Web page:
Madam, Will You Talk? by Mary Stewart

madamwillyoutalk_stewart_hodderI recently picked up my copy of Madam, Will You Talk?, Mary Stewart’s first Romantic Suspense book originally published in 1955, on a whim with the thought that I’d read just a bit and then put it down.  Well, once I was past the introduction of most of the players, I just couldn’t.

Set in the south of France, we meet the assorted people on holiday at the Hotel Tistet-Vedene through the eyes of Charity Selborne, a widow on holiday from England, and the gossip of her friend and former teaching colleague, Louisa.  Soon, a bit of a mystery emerges and Charity finds herself feeling protective of a potential kidnap victim, David Shelley, the thirteen year-old son of a purported murderer.

Descriptive passages sweep the reader along as Charity’s efforts to protect David develop into a cat and mouse chase through Provence.  Handily, her deceased husband taught her to drive at high speeds prior to World War II.  Coincidences and (now) cliches abound, but as the plot thickens and the involvement of former Nazis and collaborators are revealed, what do they matter?  Though this did throw me for a moment, and I had to stop and consider that this was written as a contemporary novel in 1955 and so such characters are plausible for the time period.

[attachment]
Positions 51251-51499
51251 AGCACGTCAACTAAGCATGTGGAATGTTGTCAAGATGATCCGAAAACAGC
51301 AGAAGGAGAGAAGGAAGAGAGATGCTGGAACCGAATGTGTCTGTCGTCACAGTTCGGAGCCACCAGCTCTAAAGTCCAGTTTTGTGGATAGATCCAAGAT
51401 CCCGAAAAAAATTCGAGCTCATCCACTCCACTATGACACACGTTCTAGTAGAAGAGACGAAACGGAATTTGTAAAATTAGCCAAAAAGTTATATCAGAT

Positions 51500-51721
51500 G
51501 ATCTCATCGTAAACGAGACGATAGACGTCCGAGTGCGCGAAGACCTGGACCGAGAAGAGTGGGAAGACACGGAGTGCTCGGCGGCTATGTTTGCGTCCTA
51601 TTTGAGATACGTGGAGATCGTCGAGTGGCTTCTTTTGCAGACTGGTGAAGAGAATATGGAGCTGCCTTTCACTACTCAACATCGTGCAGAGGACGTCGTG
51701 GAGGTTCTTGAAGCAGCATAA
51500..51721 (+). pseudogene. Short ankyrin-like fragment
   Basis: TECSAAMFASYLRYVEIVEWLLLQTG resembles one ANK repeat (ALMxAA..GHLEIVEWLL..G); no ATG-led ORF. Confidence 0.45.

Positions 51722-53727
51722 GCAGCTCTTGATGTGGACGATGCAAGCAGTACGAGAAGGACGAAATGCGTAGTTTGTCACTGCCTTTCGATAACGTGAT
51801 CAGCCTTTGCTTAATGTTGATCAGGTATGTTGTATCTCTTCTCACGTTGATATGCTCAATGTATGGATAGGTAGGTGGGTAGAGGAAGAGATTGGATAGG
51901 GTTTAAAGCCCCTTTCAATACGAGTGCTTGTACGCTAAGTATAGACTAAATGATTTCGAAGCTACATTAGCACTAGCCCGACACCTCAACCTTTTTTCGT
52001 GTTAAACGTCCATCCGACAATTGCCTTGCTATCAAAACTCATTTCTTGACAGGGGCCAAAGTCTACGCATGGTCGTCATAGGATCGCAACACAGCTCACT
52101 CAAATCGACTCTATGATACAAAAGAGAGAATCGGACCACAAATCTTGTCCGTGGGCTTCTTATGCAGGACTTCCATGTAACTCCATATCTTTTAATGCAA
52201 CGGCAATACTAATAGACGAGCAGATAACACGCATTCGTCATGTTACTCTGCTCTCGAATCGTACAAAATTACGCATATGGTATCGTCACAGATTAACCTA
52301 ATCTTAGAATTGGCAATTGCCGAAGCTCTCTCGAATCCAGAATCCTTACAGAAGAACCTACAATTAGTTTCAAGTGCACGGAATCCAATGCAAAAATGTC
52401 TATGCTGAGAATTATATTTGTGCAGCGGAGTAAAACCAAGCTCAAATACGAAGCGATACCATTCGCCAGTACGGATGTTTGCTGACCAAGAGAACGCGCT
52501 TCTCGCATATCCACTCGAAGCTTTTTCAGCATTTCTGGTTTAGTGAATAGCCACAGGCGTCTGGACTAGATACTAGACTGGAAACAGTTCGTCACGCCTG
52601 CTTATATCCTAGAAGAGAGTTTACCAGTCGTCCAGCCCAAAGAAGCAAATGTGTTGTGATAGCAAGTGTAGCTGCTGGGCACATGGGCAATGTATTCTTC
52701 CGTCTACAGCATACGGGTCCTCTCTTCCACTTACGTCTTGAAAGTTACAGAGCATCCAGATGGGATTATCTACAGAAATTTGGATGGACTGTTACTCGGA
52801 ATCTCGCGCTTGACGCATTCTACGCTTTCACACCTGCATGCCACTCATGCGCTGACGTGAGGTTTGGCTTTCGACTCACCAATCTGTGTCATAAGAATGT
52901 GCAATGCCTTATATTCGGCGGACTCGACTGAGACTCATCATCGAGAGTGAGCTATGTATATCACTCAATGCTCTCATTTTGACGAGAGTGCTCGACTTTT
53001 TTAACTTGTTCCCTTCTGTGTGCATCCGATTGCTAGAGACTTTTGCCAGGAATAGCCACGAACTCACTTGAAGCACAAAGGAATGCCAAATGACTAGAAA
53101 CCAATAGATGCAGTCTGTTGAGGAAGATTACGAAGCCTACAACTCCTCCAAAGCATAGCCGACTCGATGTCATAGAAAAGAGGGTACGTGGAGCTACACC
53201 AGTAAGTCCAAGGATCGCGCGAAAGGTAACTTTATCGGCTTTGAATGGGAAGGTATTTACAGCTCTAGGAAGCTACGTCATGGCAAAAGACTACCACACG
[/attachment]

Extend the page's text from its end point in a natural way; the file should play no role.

The romance, when it happens, is sudden, abrupt, implausible, and highly enjoyable.  As it continues, it is still slightly hard to accept from a modern frame of mind, but great fun if put into the context of the times along with the historical “sophistication” of cigarette smoking and lots of it.

Smartly written, I quite enjoyed even the various instances of “If I’d only known then, it would have all been different” that from a modern author would likely engender a vastly different response.  Modern suspense can be a bit stressful, but when partly approached informed by various movies of the time and as a piece of 20th century nostalgia, Mary Stewart’s version in all of its twists, turns, and predictability, is a great deal of fun.

A very promising start to my intended read-through of Mary Stewart’s suspense novels in publication order, after having first read Stormy Petrel, her second to last published in the genre.


Madam, Will You Talk? by Mary Stewart | Hodder & Stoughton, 2017 | paperback, 292 pages (plus a teaser chapter of her 1956 book, Wildfire at Midnight)

This review refers to a copy I purchased through Book Depository.  I was expecting a different cover, and though it is growing on me, I still find the fact that the illustration is from 1934 and only matches the text in that it is a woman driving to be a bit irritating.


From the publisher:

Whenever I look back now on the strange and terrifying events of that holiday in Southern France, I remember the minutes I spent gazing at the golden arches of the Roman aqueduct over the Gardon…the last brief lull before the thunder.

It sounds idyllic: a leisurely drive through the sun-drenched landscape of Provence.  But Charity’s dream holiday turns into a nightmare when she becomes embroiled in a sinister plot to kidnap a young boy.  She soon finds herself in a deadly pursuit and must uncover who to trust…and who to fall for.

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